I was pleased to see that the point about work experience has been picked up by the Government, because I have had a number of representations about that. While wanting to be sure that youngsters on work experience, aged 14 or 15, were absolutely safe, there was the real possibility of the supply of those places drying up. We come back to the point over and over again that it is so important for the legislation to have a proportionate effect, which is what we must focus on today.
When does the Minister expect the online access to become live? We have not heard much about that—no doubt we shall in due course. I would like to reinforce the points made about overseas workers, because we have a complicated system but with yawning gaps where someone could slip through the net. I have a number of concerns. I have a great deal of sympathy with the hon. Lady about definition creep, and I hope that the Minister will be exceedingly convincing about why that is essential. My feeling is that we should be getting the system up and running without making it unnecessarily complicated, while being sure that we are closing the gaps.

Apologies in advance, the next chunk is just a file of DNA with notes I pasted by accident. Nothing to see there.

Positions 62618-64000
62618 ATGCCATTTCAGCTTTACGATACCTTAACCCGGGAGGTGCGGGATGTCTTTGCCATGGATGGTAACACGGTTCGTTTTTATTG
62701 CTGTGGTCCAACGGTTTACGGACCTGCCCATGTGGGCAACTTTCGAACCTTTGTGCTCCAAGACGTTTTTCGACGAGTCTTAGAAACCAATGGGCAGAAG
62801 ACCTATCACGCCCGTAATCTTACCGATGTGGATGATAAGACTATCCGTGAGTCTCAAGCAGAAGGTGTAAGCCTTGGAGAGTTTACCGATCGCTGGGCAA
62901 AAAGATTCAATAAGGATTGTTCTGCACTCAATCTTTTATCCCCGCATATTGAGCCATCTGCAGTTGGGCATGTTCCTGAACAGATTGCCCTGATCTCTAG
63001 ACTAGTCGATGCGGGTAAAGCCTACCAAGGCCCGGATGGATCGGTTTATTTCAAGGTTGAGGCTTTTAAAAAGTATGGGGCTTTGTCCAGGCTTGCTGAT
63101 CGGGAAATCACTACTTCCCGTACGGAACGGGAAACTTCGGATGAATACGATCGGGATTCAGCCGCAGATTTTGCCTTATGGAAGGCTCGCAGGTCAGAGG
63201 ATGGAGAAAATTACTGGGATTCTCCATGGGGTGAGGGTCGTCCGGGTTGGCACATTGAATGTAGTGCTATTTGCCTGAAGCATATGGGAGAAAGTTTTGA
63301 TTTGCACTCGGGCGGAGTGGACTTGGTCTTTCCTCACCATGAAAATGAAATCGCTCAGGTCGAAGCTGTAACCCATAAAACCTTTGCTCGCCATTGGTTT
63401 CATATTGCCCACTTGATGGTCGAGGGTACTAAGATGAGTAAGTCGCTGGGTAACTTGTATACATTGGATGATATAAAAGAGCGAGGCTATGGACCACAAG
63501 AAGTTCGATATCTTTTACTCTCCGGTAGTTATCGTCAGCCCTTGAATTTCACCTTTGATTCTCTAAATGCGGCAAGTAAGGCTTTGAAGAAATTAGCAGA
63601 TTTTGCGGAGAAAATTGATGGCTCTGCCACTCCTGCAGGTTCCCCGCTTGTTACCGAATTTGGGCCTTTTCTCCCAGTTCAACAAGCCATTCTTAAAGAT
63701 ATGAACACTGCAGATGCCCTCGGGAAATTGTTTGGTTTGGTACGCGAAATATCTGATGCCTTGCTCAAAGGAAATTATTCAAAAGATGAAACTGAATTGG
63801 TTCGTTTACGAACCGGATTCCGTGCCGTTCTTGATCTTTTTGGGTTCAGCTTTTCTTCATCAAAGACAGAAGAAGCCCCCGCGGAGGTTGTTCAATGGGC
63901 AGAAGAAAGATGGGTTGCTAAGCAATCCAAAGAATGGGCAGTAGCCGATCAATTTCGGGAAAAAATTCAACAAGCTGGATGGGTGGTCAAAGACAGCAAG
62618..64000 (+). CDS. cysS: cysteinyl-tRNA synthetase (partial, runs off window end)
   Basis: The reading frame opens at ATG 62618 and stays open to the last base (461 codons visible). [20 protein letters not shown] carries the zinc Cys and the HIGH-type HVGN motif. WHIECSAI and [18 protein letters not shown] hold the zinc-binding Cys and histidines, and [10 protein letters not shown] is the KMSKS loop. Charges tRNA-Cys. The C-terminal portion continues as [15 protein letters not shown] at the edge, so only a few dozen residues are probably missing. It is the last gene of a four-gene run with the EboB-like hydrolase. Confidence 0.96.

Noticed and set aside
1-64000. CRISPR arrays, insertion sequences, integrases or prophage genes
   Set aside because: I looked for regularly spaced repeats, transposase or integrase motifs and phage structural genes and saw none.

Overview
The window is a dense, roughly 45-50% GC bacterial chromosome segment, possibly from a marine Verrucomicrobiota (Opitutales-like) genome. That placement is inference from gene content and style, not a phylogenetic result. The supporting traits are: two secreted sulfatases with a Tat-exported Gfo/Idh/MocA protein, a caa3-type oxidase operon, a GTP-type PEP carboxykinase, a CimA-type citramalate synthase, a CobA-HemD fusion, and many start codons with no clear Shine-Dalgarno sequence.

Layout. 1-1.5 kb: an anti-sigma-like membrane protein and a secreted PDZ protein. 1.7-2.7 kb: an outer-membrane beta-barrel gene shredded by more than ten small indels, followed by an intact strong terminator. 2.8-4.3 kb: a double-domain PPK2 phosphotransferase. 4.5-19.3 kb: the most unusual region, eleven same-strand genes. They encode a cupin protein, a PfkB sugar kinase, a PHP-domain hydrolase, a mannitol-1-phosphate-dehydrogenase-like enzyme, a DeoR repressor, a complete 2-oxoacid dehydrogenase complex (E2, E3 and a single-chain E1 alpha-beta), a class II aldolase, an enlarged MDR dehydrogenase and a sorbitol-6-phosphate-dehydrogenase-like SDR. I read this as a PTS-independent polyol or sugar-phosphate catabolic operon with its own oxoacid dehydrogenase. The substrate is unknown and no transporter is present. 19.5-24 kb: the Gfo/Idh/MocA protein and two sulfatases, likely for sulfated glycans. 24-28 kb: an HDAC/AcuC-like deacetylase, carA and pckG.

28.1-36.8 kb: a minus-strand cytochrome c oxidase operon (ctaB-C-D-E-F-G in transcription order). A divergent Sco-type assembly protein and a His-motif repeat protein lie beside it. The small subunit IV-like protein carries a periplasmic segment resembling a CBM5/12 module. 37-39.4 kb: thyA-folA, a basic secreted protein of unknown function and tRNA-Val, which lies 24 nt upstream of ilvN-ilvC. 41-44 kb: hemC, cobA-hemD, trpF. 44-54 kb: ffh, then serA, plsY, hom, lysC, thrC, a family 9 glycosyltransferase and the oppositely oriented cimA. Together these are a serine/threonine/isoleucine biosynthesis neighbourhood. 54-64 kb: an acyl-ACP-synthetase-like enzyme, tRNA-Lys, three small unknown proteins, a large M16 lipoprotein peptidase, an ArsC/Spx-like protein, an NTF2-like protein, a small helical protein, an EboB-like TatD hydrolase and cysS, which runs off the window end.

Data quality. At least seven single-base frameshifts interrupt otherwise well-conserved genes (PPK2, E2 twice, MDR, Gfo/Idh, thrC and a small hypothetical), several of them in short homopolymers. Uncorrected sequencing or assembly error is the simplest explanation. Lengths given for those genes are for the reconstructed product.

Finally, my No. 1 priority is safeguarding vulnerable children and adults. We have to be sure that the legislation does that, rather than confusing and muddying the water.
11.2 am
Mr. Wright: I thank the hon. Members for Basingstoke and for Mid-Dorset and North Poole for their kind welcome. I feel that I have come to the party relatively late, when most of the champagne has gone. I am having a baptism of fire, given the level of knowledge and expertise in the room—of the hon. Ladies and, not least, of my right hon. Friend the Member for Bolton, West, who was so instrumental in pushing us down the path of safeguarding children and vulnerable people. I shall try my best to answer some of the detailed questions.